Time was tight, and I could either wait for the curation board to revue it the next time they met, or I could release the project with the other day-0 factory projects. I decided to just release it, and in March of 2021, Ensō went live.
It took a while to sell out, but it did. Meanwhile, I had been toying with a more interactive project: FOCUS. It was more in line with my broader goals but still rooted in the ‘Zen-inspired generative’ art exploration I had begun investigating on Art Blocks (what I call ‘Zenerative’ art). It launched during a challenging time and with additional technical front-end display challenges, but I’m happy with the project and stand by its value.
While promoting it, I started to hunt for new possibilities to release Chainlife. I teamed up with a small group of generative art collectors and devs with the goal of launching a new generative art minting platform that offered custom on-chain interactions and a more DAO-centric structure. Chainlife was to be its genesis project. We made significant progress, and I refined the ideas and execution of the Chainlife project further as I was getting ready to release it. Unfortunately, after a few months and a lot of effort by all involved, the platform project failed and the team disbanded.
We went our separate ways, but I had invested too much – and was too close to releasing Chainlife – to give up. I knew I had to upgrade my dev skills, so I decided to play! I relearned solidity, and I launched BLONKS (a 50% to charity project made of five smart contracts working in tandem to deliver owner-reactive on-chain svgs).
I experimented with cross-contract interactions and different types of entropy, and I released deFOCUSed (a free gift to FOCUS collectors, composed of three contracts interacting with Art Blocks contracts to create live, animated svgs that closely pair with FOCUS tokens).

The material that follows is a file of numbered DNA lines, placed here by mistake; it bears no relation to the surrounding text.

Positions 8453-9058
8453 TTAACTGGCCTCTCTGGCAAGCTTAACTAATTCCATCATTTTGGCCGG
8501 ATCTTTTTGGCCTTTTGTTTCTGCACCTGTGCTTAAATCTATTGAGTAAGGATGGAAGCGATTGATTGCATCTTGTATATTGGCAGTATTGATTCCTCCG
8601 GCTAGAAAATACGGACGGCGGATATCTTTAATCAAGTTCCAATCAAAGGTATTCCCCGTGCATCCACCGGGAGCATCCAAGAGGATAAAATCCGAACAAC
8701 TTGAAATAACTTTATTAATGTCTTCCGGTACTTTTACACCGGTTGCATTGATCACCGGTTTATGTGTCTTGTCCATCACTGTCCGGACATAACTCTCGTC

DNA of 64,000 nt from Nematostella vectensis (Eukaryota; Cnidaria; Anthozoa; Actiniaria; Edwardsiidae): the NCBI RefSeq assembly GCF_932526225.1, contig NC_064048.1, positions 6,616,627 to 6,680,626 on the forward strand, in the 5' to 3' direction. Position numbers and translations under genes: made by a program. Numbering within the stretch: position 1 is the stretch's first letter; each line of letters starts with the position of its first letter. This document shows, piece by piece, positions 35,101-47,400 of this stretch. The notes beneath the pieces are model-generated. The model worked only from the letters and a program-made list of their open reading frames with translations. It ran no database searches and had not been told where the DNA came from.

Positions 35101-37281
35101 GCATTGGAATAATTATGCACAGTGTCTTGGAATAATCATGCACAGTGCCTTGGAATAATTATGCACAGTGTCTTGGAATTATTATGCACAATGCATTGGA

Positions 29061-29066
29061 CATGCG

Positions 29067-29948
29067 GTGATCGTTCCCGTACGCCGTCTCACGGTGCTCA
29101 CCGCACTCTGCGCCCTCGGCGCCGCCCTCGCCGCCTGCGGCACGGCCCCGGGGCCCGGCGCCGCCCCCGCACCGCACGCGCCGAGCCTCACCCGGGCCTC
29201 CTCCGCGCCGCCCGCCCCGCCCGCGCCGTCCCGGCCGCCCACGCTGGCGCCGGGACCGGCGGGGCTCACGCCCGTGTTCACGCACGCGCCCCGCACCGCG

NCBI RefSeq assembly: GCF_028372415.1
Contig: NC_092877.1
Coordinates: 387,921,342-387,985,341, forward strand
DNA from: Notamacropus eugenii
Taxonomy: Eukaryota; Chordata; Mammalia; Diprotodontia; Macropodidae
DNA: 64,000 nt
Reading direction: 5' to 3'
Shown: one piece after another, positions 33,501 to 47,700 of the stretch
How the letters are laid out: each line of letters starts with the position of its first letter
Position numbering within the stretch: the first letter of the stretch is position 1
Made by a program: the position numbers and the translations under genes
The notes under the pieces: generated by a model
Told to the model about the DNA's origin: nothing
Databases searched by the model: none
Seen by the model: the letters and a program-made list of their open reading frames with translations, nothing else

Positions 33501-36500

I investigated smart contract minimalism and basic game-theory, and I released Texture and Hues (a free gift to early BLONKS supporters, made from a single smart contract that generates minimalist svgs in a somewhat predictable way…thereby inclining some collectors to wait to claim).
Meanwhile, through local connections, I found a pair of developers who were hungry and excited to try something new. With their expertise and willingness to work with me on building something different, we created a platform API for blockchain-interactive projects that was efficient, flexible, scalable, and carbon neutral: Substratum.
It took months, and during that time, I continued to refine Chainlife. I ran user-groups, added and removed features, pitched it to trusted members in the space, and elevated the project far beyond my initial notions from 2018, 2020, and 2021. After a successful testnet and platform beta release, the project was deployed to mainnet on November 6, 2022 and the first Chainlife token was minted. Below is a randomly generated output from the Chainlife algorithm, (static download).
Chainlife is hugely significant to me. It’s the culmination of a long road to begin a new journey. It’s the genesis project of my own platform that I can utilize to unleash my creativity, and it’s an avenue I can share with other artists who – like me – dream of making interactive blockchain projects.
Chainlife is here – Substratum is here – and I’m here. Let the games begin!